FINRA Promissory Note Fraud Arbitration Attorney, Russell L. Forkey, Esq.

July, 2011:

Bart Chad Christensen (CRD #2956167, Registered Representative, South Jordan, Utah) submitted a Letter of Acceptance, Waiver and Consent in which he was barred from association with any FINRA member in any capacity. Without admitting or denying the findings, Christensen consented to the described sanction and to the entry of findings that he sold approximately $650,000 in a company’s promissory notes to customers without providing his member firm with written notice of the promissory note transactions and receiving the firm’s approval to engage in these transactions. The findings stated that based upon expected interest payments from the promissory notes, some of the customers also purchased life insurance policies from Christensen and another registered representative the firm employed. The findings also stated that these customers expected to use the promissory note interest payments to pay for the life insurance premiums. The findings also included that Christensen received direct commissions from the company related to the sale of the promissory notes to customers and received commissions from the sale of life insurance products to the customers, who intended to fund those policies with the interest payments from the promissory notes.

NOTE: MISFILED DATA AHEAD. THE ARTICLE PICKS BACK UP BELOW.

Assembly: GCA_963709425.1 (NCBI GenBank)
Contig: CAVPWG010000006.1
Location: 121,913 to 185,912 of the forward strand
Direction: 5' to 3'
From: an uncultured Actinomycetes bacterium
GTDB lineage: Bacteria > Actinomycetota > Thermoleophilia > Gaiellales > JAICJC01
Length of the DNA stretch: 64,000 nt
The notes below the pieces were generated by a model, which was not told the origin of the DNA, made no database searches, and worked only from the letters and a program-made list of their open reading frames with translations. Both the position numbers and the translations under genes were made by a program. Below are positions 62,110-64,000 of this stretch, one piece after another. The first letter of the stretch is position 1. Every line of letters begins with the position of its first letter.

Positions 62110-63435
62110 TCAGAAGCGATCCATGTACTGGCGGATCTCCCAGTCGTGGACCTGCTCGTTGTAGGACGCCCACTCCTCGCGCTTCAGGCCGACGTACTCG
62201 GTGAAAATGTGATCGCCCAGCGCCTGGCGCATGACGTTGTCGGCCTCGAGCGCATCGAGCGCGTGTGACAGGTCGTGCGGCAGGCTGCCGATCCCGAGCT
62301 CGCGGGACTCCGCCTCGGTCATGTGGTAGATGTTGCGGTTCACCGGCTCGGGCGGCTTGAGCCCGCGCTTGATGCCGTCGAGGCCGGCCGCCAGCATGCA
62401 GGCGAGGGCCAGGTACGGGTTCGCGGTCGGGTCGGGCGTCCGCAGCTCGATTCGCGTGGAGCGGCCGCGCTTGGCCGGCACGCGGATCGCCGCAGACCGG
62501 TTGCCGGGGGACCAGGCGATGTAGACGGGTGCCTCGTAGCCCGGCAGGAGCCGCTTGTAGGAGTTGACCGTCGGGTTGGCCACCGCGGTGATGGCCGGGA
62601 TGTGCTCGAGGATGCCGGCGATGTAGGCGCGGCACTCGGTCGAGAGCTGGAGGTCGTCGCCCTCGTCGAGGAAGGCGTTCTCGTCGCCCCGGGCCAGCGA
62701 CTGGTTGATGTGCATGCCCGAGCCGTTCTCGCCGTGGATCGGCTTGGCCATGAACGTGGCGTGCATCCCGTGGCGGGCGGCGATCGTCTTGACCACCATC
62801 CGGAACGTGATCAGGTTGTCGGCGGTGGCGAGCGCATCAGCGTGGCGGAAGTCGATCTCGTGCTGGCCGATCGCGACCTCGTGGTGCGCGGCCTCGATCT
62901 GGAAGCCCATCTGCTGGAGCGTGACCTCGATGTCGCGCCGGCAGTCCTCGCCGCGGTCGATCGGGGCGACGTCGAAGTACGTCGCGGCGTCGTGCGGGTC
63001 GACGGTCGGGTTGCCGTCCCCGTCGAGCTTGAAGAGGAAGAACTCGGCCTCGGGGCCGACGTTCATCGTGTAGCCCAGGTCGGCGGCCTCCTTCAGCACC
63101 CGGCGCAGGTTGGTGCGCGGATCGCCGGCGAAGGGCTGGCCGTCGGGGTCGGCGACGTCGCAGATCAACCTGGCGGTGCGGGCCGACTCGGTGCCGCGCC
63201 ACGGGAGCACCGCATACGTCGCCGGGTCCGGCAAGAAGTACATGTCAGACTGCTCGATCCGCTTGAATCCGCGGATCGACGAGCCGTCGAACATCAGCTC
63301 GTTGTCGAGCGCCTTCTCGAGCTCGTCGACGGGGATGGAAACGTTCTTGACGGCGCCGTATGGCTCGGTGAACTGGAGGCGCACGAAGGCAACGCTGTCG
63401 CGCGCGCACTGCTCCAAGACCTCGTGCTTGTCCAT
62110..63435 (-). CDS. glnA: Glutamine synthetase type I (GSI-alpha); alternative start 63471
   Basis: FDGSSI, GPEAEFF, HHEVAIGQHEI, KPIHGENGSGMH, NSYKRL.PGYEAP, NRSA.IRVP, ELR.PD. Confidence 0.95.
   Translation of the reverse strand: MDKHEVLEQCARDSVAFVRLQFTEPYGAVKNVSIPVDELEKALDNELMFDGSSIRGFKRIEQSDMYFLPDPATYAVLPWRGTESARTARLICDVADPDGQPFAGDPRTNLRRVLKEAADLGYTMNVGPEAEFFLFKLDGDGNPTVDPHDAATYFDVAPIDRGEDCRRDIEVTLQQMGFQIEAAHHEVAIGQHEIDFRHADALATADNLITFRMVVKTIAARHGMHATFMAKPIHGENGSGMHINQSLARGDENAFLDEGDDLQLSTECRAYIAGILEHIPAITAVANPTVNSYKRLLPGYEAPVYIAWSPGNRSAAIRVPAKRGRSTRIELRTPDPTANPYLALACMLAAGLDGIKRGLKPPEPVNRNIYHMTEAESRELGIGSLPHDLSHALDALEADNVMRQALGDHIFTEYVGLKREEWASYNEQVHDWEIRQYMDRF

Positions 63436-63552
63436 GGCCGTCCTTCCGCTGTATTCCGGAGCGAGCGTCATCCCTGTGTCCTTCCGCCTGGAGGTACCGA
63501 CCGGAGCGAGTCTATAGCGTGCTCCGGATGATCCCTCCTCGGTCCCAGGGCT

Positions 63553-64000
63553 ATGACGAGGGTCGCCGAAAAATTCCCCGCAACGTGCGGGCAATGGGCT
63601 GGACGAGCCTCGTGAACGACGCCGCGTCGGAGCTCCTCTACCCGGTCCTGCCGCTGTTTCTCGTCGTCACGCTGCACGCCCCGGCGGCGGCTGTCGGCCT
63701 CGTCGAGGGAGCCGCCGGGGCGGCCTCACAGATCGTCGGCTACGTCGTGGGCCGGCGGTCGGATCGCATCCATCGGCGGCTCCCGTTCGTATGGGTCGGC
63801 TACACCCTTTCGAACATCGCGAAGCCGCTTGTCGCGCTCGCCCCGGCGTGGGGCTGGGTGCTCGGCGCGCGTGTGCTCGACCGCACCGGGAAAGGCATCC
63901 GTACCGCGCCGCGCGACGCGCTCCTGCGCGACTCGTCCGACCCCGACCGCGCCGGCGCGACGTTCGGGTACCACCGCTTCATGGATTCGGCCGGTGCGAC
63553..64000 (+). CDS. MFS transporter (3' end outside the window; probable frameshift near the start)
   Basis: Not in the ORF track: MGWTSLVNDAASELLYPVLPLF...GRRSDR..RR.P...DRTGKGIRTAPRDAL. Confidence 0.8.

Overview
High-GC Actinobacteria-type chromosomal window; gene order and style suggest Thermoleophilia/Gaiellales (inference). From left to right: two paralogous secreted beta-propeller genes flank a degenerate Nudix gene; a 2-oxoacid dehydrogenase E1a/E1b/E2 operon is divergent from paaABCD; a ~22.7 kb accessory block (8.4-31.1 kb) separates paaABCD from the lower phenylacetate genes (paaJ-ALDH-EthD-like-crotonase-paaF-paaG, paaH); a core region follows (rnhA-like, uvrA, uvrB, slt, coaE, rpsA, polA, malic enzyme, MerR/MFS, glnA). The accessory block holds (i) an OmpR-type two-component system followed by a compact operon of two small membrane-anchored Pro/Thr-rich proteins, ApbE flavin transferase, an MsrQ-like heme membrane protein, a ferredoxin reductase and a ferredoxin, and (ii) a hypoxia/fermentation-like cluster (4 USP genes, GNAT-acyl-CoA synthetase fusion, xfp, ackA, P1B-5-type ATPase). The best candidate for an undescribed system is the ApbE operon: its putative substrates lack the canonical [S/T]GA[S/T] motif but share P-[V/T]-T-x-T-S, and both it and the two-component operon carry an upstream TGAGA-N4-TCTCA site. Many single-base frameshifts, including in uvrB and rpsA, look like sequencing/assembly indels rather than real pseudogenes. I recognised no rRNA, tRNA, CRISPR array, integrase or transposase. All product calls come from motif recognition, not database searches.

FINRA found that the company defaulted on its obligations and the customers lost their entire investment. FINRA also found that the customers who also purchased life insurance based upon the expectation that they would receive interest payments from their investment relinquished their policies and the firm compensated them for the premiums paid, but the customers did not receive any reimbursement for the investments in the  company that sold the promissory notes. In addition, FINRA determined that Christensen completed a firm annual compliance questionnaire, in which he falsely stated that he had not been engaged in any capital raising activities for any person or entity; had not received fees for recommending or directing a client to other financial professionals; had not been personally involved in securities  transactions, including promissory notes, that the firm had not approved; and had not assisted a client with an application for investments not available through the firm or contracted or otherwise acted as an intermediary between a client and a sponsor of such investments without the firm’s prior approval. Moreover, FINRA found that Christensen failed to respond to FINRA requests for documents and testimony.(FINRA Case #2009018990002).